fluene får øye på oss i det høye gresset
Silje Linge Haaland
Ingerid Kuiters
Kaare Ruud
Inga Sund Hofset
Clémence de La Tour du Pin
Marthe Ramm Fortun & Andrea Galiazzo
Eline McGeorge
Jennie Bringaker

Opening Saturday April 13, 12:00–16:00
Storgata 36 a
0182 Oslo

fluene får øye på oss i det høye gresset

For the spring of 2024, Femtensesse has relocated to Salgshallen, where we proudly present the group exhibition fluene får øye på oss i det høye gresset (the flies catch sight of us in the tall grass). This exhibition offers a nuanced perspective on the symbiotic relationship between humans and animals. Some works highlight subtle similarities, blurring the lines between species, while others boldly reverse roles to challenge preconceived notions of dominance. Spanning various mediums such as painting, tapestry, sculpture, video, drawing, and poetry, the exhibited works emphasize the pivotal role of animal life, urging us to recognize our inherent connection to them.

The exhibition’s title is borrowed from Silje Linge Haaland’s newly published poetry collection, Den løseste delen av verden (The loosest part of the world), which is featured in the exhibition. In Haaland’s poems, various beings, such as flies and larva, are imbued with significance, addressing themes of the ecological crisis and uncertain future. Silje Linge Haaland will be giving a poetry reading at 13:00 on Saturday, April 13th during the opening of the exhibition. 

Ingerid Kuiters’ symmetrical composition explores meditation, spirituality, and surrealism. Her fantastic and dreamlike figures, made with her signature technique of lacquer painting on wood, reject reality as it stands, with animals and humans overlapping and merging to symbolize a harmonious oneness.

Kaare Ruud’s sculptures hold a unique material sensitivity, crafted from elements sourced from lived experiences. Everyday objects are intricately woven together with straw and steel wire, forming small nests. The entwined objects, recognizable yet mundane, create miniature living environments imbued with an enigmatic cyclical energy.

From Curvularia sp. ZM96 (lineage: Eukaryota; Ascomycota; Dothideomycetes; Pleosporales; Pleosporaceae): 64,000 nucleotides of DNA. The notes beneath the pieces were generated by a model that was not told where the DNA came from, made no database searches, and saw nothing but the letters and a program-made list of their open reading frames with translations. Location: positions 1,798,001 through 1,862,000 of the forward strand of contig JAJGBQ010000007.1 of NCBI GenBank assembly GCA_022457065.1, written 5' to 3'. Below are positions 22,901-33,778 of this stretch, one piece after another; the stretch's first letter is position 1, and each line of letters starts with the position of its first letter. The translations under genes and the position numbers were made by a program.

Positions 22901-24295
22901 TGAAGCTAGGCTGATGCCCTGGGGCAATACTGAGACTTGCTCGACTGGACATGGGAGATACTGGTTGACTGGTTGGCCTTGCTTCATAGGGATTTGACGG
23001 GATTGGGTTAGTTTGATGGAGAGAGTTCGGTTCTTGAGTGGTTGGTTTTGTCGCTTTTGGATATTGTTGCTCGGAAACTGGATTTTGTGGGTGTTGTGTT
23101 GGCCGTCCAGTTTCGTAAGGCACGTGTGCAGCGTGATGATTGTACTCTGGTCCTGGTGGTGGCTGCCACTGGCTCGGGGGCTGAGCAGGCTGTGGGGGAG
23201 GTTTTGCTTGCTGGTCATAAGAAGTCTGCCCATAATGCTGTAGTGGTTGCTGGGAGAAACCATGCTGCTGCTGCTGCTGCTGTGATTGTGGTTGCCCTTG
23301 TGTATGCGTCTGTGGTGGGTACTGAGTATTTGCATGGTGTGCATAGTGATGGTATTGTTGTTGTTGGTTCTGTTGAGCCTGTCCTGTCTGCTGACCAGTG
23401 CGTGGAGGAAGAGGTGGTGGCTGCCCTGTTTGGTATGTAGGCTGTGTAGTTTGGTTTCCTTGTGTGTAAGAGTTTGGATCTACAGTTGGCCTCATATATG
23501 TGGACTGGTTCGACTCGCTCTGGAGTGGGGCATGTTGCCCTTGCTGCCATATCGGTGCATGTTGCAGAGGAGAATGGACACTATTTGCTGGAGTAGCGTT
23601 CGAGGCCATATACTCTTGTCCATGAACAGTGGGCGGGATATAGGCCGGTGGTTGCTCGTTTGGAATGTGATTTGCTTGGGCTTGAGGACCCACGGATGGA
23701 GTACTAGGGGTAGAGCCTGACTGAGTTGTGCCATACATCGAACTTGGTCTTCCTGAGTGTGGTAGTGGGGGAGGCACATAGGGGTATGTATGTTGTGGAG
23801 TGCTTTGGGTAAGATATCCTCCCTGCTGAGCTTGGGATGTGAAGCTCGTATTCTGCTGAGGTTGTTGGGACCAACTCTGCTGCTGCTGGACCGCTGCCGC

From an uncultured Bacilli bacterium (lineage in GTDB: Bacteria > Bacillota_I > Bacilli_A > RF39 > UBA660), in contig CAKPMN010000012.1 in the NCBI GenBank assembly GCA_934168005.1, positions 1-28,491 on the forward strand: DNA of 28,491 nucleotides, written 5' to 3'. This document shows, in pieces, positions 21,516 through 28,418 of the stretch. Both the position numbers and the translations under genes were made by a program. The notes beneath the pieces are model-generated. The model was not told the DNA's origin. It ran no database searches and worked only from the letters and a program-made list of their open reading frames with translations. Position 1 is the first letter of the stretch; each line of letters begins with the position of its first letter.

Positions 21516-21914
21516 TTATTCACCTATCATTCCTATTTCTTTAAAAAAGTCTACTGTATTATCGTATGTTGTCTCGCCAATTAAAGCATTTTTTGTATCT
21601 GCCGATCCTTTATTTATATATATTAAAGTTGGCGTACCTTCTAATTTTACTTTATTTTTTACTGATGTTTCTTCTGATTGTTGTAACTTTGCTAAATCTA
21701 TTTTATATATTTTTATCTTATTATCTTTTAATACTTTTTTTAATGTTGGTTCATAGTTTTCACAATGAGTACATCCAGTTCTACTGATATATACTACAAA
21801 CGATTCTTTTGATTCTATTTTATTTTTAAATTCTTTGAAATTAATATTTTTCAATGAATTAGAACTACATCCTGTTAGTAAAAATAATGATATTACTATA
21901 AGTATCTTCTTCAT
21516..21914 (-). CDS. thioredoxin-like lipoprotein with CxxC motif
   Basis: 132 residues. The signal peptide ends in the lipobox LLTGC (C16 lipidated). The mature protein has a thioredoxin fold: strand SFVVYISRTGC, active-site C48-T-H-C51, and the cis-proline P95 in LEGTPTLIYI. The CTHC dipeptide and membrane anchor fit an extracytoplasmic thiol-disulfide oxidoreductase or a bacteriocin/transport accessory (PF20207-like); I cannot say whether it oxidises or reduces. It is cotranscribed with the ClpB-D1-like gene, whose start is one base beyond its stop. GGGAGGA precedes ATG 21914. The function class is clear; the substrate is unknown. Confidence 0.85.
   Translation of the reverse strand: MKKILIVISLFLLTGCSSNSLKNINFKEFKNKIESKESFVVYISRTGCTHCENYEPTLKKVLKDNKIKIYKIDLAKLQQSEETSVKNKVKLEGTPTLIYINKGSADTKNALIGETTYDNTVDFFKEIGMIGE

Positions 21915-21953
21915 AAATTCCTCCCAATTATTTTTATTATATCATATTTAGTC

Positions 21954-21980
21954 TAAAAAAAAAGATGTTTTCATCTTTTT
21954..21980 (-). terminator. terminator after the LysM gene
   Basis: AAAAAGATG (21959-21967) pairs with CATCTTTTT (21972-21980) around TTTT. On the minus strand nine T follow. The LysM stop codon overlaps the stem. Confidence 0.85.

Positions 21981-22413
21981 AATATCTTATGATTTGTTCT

Inga Sund Hofset’s painting, composed of watercolors, oil, and wood stain, transitions between the arbitrary movements of the wet paint and intentional gestures of the hand. Whether evoked by imagination or prompted by the painting’s title (On Being Faces*^), a visage reminiscent of an animal emerges, inviting viewers to explore the paint’s movements as if they were the lines of a face.

Clémence de La Tour du Pin’s bronze sculpture, Hoof, features a keratin cattle hoof burnt during the casting process. Her wall piece delves into the protective and weight-bearing function of hooves, exploring the dynamics of circulation by symbolically inverting weights while serving as support for the animal.

Marthe Ramm Fortun and Andrea Galiazzo’s video offers a reinterpretation of Carol Rama’s drawing, Dorina (1940). In 2015, the artists had a premature child they named Leda after Rama’s drawing. Remembering the title as Leda and the Swan, they interpreted the motif as Leda strangling Zevs. Searching for the drawing to request a loan, they discovered they were wrong about the myth and that the actual title was Dorina. The loan was refused by the Carol Rama estate during The Drawing Triennial 2019. The video, Dorina (2019), inserts the absent drawing. 

Eline McGeorge’s shimmering weave intertwines strips from emergency blankets with images of sea creatures, plants, and geological formations from deep-sea ecosystems. This choice of materials and imagery is poignant given the recent decision by the Norwegian government to open up the seabed for mining. As viewers move around the weave, glimpses of this unique ecosystem emerge between the warp of the emergency blanket.

Jennie Bringaker’s luscious sculptures depict confident feminine cats. One reclines, seemingly flattered by vanity, while the other cradles a diminutive human figure, prompting a reconsideration of humanity’s role in nature. Departing from traditional hierarchies, Bringaker presents a scenario where roles are reversed, with humans at the mercy of the cats’ grasp.

This exhibition is kindly supported by Arts Council Norway and Oslo Municipality